International Spacestation to De-Orbit, Plunge Into the Sea by 2031

International Space Station to De-Orbit, Plunge Into the Sea by 2031

By now, almost everyone knows about the International Space Station's (ISS) existence. It has been orbiting around the Earth (Low Earth Orbit) for more than 20 years now, approximately 400 kilometers above the Earth's surface and travels at a speed of 7.66 km/second speed, which is super fast. If you are in a perfect spot, you might even see the ISS pass over with your naked eye. You can also use your smartphone to view it pass in the right conditions.

Manufactured structures don't last forever, and this includes the International Space Station. NASA recently announced that the International Space Station will plunge into the seas in the first month of 2031. What does this mean? NASA will intentionally crash the ISS into the ocean. Here is how.

Why NASA Won't Leave the ISS in Orbit

Space might seem like the perfect place to keep the International Space Station. However, the football-field-long space structure is showing signs of aging. In 2019, NASA found fissures aboard the orbiting lab. Two years later in 2021, the crew aboard found small cracks in the ISS's Zarya module. Additionally, the ISS won't stay up there without an occasional push. Without this occasional push, it will ultimately crash back to Earth. So, de-orbiting the ISS on purpose is the best way of ensuring it falls into an unoccupied ocean and not on top of people's rooftops.

Using a Rocket to Stop the ISS in Low Earth Orbit (LEO)

A re-entry significantly varies from an object simply falling from space. The latter would apply if the ISS were in space, in a stationary position. But remember that, unlike a "dropped" object that would typically start falling with zero meters/second velocity, objects in LEO are constantly moving at a super-fast speed.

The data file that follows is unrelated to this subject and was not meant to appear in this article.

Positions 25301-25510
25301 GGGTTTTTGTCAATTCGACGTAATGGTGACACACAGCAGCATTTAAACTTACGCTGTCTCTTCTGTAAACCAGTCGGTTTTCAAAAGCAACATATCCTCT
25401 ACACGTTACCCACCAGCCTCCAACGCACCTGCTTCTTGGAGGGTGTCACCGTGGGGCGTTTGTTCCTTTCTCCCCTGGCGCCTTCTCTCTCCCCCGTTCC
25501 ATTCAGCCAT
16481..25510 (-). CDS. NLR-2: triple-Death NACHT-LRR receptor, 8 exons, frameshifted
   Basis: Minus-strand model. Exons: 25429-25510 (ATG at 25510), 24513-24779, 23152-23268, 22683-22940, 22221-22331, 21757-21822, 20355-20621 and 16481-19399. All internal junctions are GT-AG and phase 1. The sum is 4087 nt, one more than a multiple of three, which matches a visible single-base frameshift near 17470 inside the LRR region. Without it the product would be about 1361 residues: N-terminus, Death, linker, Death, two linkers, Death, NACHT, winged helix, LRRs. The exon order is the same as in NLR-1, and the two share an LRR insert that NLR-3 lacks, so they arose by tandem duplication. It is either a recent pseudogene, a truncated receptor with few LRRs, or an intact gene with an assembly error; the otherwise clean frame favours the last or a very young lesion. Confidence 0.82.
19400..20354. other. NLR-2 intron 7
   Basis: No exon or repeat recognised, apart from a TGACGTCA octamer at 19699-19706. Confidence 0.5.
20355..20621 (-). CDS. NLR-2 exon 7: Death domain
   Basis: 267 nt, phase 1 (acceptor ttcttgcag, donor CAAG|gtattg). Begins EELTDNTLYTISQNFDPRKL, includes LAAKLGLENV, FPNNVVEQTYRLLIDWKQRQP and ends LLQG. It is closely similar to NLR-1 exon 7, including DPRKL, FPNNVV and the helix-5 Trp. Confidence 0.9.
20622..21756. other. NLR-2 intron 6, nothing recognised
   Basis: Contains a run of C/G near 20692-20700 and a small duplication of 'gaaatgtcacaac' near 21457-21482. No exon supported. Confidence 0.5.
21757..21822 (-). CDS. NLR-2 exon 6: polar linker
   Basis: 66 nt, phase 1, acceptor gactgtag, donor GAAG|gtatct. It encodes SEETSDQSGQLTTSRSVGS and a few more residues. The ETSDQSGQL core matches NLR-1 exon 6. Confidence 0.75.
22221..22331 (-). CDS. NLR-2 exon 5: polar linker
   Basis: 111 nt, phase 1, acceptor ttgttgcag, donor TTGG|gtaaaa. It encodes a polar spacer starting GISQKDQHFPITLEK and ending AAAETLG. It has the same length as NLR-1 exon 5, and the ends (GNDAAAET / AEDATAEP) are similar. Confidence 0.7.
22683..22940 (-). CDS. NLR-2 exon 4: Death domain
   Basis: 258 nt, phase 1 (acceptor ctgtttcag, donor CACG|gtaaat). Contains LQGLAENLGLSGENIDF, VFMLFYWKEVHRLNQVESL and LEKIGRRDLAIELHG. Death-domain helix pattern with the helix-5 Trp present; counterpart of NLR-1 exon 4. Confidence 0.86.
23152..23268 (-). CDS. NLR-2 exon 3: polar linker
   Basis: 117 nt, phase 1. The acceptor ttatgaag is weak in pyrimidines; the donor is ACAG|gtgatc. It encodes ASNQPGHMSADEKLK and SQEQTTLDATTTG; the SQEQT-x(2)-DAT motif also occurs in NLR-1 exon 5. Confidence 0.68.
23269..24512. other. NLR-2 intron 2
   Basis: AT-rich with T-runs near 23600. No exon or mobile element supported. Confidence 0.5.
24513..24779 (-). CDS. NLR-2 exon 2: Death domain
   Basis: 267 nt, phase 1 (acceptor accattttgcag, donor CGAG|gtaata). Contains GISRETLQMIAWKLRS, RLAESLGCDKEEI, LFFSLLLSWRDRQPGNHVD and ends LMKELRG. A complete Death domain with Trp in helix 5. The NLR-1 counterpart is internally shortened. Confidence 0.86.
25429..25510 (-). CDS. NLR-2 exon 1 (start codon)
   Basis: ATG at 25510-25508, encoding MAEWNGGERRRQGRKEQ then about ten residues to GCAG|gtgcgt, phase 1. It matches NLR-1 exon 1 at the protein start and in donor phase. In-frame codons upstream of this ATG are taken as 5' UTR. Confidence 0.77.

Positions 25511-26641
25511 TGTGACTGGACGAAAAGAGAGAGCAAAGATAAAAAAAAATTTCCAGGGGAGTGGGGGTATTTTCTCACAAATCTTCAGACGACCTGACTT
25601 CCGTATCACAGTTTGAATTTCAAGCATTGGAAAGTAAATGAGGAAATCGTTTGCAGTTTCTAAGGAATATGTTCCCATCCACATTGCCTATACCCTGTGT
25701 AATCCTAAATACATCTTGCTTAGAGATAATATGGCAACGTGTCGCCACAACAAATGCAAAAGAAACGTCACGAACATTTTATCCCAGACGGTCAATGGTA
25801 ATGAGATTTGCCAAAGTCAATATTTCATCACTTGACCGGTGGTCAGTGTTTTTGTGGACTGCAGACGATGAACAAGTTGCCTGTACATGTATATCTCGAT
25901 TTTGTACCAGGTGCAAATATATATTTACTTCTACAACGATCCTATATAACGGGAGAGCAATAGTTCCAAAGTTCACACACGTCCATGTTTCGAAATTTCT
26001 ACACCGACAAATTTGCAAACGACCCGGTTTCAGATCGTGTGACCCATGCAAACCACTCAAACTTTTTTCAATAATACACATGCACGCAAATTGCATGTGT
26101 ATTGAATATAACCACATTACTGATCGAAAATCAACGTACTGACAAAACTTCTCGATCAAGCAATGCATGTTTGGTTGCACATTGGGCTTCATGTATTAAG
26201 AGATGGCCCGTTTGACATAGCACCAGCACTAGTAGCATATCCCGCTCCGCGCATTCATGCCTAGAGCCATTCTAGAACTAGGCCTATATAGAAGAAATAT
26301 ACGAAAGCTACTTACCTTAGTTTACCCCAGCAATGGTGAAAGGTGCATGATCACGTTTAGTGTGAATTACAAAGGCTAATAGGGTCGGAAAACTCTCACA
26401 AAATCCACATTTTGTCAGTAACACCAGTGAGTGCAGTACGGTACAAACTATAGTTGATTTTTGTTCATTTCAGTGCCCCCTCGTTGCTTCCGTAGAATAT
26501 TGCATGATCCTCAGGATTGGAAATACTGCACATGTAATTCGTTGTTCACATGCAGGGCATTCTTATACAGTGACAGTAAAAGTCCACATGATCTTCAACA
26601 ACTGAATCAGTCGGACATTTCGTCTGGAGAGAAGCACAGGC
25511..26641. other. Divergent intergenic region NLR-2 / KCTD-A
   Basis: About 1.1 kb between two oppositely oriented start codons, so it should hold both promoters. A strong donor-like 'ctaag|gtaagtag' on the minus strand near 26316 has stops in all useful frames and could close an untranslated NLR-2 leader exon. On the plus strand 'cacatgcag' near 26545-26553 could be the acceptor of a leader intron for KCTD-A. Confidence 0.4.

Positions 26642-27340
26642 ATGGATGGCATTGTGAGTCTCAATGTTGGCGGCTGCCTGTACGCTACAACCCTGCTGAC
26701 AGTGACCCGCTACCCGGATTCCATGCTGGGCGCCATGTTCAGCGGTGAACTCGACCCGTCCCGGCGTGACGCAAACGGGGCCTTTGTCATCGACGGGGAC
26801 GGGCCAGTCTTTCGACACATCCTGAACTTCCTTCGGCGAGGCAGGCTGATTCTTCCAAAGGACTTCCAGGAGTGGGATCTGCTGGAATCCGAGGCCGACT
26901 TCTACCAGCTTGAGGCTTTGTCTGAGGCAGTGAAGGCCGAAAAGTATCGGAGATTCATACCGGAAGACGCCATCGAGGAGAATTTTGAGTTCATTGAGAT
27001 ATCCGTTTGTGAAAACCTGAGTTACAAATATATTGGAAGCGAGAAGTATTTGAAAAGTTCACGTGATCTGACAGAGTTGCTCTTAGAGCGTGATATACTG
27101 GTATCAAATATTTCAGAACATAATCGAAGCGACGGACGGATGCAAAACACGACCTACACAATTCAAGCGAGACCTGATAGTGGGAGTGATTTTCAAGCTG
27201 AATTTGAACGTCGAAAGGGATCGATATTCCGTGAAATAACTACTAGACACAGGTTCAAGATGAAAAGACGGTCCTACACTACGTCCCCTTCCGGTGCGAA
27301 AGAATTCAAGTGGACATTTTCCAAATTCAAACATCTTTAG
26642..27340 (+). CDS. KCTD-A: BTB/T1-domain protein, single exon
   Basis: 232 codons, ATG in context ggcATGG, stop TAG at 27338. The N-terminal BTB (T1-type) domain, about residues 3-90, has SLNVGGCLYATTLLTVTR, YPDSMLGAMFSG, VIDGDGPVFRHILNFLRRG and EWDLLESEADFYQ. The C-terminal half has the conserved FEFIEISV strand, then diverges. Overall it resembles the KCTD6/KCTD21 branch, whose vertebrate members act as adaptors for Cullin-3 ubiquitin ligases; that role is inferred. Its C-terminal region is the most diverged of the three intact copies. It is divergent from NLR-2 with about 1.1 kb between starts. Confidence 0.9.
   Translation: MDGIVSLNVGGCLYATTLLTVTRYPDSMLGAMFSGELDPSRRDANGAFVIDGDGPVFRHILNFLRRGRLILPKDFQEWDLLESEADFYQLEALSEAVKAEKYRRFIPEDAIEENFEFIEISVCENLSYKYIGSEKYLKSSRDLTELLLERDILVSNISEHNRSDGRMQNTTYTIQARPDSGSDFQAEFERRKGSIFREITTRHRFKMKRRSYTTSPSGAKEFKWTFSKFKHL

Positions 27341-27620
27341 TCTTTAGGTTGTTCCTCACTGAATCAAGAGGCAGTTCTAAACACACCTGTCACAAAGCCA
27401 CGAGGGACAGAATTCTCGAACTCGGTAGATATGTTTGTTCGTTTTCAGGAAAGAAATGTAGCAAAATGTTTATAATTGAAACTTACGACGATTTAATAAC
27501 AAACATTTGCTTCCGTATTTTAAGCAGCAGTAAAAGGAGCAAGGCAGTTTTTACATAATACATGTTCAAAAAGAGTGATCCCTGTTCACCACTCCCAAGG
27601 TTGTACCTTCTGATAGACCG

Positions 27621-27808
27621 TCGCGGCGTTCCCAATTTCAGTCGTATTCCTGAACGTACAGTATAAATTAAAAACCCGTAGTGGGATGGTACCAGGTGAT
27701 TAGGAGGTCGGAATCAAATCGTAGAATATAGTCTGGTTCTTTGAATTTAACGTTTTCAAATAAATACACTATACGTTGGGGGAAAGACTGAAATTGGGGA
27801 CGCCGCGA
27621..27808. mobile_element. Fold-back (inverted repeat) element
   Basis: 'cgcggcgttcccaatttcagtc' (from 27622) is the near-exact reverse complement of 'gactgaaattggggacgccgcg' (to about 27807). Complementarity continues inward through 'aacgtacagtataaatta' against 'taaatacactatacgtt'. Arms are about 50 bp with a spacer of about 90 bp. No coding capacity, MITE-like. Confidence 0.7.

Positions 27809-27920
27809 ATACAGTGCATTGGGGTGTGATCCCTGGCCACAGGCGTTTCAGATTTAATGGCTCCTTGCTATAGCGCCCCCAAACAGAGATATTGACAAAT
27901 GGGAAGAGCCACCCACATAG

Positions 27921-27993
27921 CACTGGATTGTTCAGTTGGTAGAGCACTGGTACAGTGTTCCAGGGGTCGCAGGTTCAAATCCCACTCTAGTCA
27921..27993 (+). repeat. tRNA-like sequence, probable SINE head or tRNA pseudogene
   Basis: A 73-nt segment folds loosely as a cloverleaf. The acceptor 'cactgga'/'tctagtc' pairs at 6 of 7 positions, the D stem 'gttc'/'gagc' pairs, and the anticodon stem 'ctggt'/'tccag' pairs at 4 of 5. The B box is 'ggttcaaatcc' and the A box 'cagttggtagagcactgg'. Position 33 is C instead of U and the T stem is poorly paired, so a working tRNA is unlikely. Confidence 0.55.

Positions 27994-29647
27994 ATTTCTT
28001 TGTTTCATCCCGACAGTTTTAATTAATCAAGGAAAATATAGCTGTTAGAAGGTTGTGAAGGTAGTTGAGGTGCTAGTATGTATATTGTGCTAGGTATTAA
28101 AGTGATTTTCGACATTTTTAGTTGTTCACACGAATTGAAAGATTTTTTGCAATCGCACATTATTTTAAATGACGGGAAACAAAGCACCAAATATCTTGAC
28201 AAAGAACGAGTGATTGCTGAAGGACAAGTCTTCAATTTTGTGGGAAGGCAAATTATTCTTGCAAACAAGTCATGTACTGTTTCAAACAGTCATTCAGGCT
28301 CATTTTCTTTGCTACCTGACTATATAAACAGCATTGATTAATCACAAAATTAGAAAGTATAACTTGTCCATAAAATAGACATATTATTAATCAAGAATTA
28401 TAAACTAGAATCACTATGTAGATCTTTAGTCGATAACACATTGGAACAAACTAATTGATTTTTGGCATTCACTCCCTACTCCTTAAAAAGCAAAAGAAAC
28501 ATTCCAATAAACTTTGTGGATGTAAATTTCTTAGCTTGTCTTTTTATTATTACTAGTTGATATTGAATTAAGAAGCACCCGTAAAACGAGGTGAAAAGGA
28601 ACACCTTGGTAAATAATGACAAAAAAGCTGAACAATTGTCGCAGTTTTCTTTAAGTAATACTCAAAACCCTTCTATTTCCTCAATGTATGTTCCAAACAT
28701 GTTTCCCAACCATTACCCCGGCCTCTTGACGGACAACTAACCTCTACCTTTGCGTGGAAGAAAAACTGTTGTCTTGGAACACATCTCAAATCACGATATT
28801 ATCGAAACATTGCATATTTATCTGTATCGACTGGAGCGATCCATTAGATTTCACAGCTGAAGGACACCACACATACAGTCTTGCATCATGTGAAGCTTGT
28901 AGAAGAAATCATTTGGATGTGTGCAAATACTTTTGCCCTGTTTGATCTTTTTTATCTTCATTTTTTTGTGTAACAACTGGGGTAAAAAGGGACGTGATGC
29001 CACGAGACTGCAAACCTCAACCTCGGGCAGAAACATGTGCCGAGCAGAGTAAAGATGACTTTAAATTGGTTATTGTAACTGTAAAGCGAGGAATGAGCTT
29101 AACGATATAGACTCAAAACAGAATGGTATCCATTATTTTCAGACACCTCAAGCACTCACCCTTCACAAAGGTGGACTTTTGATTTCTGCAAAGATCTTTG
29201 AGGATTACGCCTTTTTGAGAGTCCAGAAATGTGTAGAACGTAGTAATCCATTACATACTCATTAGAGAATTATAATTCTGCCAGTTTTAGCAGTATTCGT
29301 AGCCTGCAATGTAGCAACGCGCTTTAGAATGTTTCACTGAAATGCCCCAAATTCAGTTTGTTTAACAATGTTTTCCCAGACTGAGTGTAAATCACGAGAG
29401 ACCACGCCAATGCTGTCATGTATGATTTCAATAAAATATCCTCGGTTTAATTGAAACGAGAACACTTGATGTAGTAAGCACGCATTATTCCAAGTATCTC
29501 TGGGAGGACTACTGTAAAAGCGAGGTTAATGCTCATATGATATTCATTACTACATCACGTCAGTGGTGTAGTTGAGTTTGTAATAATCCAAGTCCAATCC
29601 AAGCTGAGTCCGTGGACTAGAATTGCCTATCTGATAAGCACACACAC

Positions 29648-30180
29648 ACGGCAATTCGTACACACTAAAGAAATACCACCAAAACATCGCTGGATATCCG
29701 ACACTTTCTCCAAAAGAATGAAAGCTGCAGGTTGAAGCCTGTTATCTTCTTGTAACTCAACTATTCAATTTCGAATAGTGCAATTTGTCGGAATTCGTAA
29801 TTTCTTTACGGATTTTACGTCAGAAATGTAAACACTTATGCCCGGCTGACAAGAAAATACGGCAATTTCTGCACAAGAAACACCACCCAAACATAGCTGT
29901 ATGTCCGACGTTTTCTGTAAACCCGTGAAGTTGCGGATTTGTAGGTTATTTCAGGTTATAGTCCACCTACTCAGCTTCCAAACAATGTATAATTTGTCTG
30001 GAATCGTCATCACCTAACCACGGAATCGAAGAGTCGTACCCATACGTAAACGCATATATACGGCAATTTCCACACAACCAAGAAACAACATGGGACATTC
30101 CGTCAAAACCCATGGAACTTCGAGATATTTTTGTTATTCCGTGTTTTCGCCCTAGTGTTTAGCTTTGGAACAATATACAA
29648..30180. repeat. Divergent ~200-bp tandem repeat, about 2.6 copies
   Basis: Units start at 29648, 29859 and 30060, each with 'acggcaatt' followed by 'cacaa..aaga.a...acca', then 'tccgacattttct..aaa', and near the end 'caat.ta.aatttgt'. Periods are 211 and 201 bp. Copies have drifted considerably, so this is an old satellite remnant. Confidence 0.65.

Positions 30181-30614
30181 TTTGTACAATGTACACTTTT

So, what if NASA uses some rockets to stop the ISS in its orbit and then bring it straight down to evade the entire "burning up on re-entry" issue? This might happen; the average thrust force that a rocket would need to stop the nearly 450,000 kilograms ISS in its orbit would be approximately 6.31 × 105 Newtons. Due to the lack of enough air in Low Earth Orbit, NASA would not use a Boeing 747 engine.

So, what about a Merlin 1D Vacuum engine that produces thrust by ejecting mass out of a nozzle? Here, NASA can get more thrust by increasing the material's velocity as it leaves the engines or by increasing the rate of fuel use. But spacecraft don't use rockets to de-orbit because rockets would demand too much fuel to get them into space and stop the ISS with a mass of around 1,000,000 kilograms.

Any Possibilities of the ISS Burning Up On Re-Entry?

According to Live Science, de-orbiting the largest artificial structure ever to occupy LEO may pose challenges. The ISS is large enough, and its irregular-shaped solar arrays might make it challenging to control as it spirals down to Earth. So, re-entry into Earth may be a violent event, destroying many objects completely. However, there are possibilities that the space station would, to some extent, survive.

Anything that falls through the atmosphere tends to become super hot. Orbital objects, like the ISS, travel at super-high speeds, and when they begin moving through the atmosphere, they tend to push air in front. Why? This air gets in their way. Much of this air is pushed forward while some get to the side. This phenomenon registers a significant problem since there is already some air in space. And pressing more air into space will result in a compression that often leads to heat generation.

So, as the ISS will be quickly moving through the atmosphere, the compressed air in front of the space station will heat up, causing a melting effect on the object. Unlike modern vessels such as the SpaceX Crew Dragon and the Space Shuttle, the ISS lacks a sufficient heat shield, making it unlikely it could survive re-entry.

The Most Viable Option

By now, you’re starting to realize NASA’s dilemma.

First, NASA and others would need to spend significant resources to keep the vessel in good repair. With many of its critical structures exhibiting cracking and failure, this becomes a major safety issue for Astronauts on board. After repairs, there becomes the issue of a slow de-orbit, since the ISS is not able to self-regulate its trajectory forever. The massive undertaking to deliver enough power and fuel to boost the ISS back into an optimal orbiting position is one nobody is likely to consider given the signs of aging the space station is exhibiting, and the fact that this would need to happen on a regular basis indefinitely.

Finally, if no intervention is taking, the ISS will slowly fall out of orbit until it hits earths atmosphere for an unplanned and unregulated re-entry. With no way of ensuring human safety, this simply cannot happen. NASA has planned for years the steps being taken to ensure the ISS is brought down to earth safely, even if it ultimately means it is destroyed during re-entry as it plummets into the ocean.

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